Eating a peach, in season, perfectly ripe, is pure magic.
But also messy.
Oh, sure, you can eat peaches before they’re ripe and they might drip less, but they’re not nearly as good. The best peaches are always messy.
Now I’ll admit it: I prefer tidy. I like the structure of a good plan. I feel good when the dishes are done and the counter is cleared. I’m easily disturbed when piles stay piles for too long.
Is that an Adultitis-fueled trait? Perhaps. But I do find that I am more present, relaxed, and creative when clutter and chaos are minimized. In general, I don’t think it’s a terrible trait to have. And I don’t believe that an Adultitis-free life is one that disregards any sense of order.
But I still remember the day we let our oldest daughter take control of her own ice cream cone for the first time. It was a beautiful Madison summer afternoonand we were hanging out at the Memorial Union, overlooking picturesque Lake Mendota. We braved the super-duper-long line for ice cream and figured thatrather than micromanage each lick, we’d give Lucy full reign over her Zanzibar Chocolate ice cream cone.
Kim handed it to her, and she gave a look of surprise and wonderment that appeared to say, “Are you serious?”
After getting assurance that she was on her own, Lucy dove right in, her hazel eyes shining with joy. She licked. She smiled. She concentrated. She beamed. And she ended up with the cutest brown goatee I ever did see.
Eventually, a tourist from Asia came over and asked permission to take a photo of Lucy. Apparently, the spectacle was of international interest.
Meanwhile, the chocolate mess invaded everywhere from her nose to her toes. Her shirt and shorts were stained. The real breakthrough came when Kim, seeing the mammoth mess unfold before her very eyes, resisted every ounce of motherly urge to wrestle the cone back from our daughter. She let go of the dirty shirt, the stickyfingers, and the crazy sugar buzz that would be left behind.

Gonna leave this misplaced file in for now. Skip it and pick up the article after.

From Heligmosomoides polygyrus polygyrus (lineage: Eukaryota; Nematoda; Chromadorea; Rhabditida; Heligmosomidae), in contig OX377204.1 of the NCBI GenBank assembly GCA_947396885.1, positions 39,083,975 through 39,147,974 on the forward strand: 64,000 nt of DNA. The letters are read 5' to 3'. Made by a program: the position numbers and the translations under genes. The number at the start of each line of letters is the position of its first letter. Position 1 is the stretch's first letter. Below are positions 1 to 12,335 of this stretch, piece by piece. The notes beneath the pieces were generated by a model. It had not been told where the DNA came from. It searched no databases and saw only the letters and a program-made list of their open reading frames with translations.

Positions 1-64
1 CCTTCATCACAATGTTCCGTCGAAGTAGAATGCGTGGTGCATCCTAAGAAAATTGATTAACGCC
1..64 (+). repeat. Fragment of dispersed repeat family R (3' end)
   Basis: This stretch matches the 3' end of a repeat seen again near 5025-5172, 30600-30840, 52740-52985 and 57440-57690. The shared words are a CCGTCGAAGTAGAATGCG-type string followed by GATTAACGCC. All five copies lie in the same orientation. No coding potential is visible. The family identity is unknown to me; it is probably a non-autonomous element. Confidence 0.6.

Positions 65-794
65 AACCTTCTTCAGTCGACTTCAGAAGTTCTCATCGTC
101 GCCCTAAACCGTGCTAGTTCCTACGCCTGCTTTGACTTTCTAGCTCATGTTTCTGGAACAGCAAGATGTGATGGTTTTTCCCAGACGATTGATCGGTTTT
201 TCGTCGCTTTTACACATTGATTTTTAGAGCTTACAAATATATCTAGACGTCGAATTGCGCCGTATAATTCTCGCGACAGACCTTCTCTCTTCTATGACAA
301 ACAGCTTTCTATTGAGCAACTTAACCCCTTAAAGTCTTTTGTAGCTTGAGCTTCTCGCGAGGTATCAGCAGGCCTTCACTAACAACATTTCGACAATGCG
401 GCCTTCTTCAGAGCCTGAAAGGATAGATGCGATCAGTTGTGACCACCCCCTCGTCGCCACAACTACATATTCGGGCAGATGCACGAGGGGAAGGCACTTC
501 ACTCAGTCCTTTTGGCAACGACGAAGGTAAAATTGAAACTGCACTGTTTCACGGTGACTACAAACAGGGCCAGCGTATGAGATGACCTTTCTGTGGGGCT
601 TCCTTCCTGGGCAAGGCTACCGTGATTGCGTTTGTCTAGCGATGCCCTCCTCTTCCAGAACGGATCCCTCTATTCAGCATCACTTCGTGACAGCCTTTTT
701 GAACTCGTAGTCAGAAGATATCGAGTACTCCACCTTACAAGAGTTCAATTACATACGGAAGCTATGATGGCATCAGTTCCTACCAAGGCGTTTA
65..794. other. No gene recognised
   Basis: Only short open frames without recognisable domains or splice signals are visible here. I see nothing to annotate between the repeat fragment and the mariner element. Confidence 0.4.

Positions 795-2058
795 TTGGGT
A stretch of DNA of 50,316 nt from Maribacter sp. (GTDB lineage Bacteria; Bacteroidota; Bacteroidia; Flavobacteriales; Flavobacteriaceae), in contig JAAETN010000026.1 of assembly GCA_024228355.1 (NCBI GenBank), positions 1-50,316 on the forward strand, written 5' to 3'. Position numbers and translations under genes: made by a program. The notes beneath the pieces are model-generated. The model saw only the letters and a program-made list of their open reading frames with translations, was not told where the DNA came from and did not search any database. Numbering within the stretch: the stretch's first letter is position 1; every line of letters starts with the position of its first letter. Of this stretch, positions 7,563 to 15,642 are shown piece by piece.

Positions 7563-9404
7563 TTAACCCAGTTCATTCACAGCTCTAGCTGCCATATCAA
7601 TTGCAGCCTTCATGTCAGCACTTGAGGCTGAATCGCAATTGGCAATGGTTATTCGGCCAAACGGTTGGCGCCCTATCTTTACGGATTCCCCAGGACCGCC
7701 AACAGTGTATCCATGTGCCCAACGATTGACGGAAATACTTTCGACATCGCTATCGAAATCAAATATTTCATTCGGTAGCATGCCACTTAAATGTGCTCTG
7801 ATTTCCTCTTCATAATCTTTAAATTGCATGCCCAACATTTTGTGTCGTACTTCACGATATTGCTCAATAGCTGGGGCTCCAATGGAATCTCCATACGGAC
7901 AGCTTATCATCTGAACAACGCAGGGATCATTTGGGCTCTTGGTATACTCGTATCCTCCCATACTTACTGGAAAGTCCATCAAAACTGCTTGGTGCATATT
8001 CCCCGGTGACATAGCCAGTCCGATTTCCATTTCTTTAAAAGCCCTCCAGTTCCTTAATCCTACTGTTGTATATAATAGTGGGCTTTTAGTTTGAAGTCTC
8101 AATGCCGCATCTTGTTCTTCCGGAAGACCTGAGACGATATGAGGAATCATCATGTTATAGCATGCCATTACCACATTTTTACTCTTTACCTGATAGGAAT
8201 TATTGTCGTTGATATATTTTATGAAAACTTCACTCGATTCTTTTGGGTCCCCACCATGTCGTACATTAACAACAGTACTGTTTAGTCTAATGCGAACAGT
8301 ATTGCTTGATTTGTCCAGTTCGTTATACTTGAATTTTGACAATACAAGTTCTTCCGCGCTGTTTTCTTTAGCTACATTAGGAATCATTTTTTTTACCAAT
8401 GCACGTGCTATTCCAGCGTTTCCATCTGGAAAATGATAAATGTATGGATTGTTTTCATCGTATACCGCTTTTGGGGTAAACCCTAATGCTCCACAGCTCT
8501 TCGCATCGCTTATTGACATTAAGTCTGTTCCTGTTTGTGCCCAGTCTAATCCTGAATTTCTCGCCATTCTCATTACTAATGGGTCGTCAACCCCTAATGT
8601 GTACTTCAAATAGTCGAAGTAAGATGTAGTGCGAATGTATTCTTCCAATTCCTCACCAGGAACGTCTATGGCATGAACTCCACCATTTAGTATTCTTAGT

She let it all go.
Later, she coined a great saying:
Never let making a mess get in the way of making a memory.
I would like to offer a moment of silence for Lucy’s tank top. Several washesand stain-stick treatments later, it was unable to be revived and ended up in the trash bin of history. That’s okay, though; we’ve decided that we’d much rather have the memories of that moment than the shirt.
Memories like these are waiting in the wings all the time.
A fan named Jean once wrote to me, “When I see a mud puddle, I step around it. I see muddy shoes and dirty carpets. My kids sit in it. They see dams to build, rivers to cross, and worms to play with.” I think we need to take a cue from kids and see the messes in our lives in a new light.
Sometimes budgets get blown and well-made plans go poof. Sometimes grass stains are inevitable and torn jeans are unavoidable.
Sometimes eggs get broken, milk gets spilled, and the kitchen gets dusted in a fine layer of flour.
Sometimes a scaled-down replica of the Wisconsin State Fair takes over an entire bedroom for several days.
Sometimes life doesn’t go the way we planned, expected, or even hoped.
The most direct route is rarely the most scenic, and sometimes wrong turns can lead to the best discoveries.
Adventures are rarely tidy.
Sometimes the best memories arise from the biggest messes.
This is an excerpt from A Chance of Awesome: How Changing the Way You See Changes Everything. It’s about making everything in your life better by strengthening the habit of shifting your perspective. It’s filled with Jason’s colorful artwork and witty anecdotes. Get your copy here.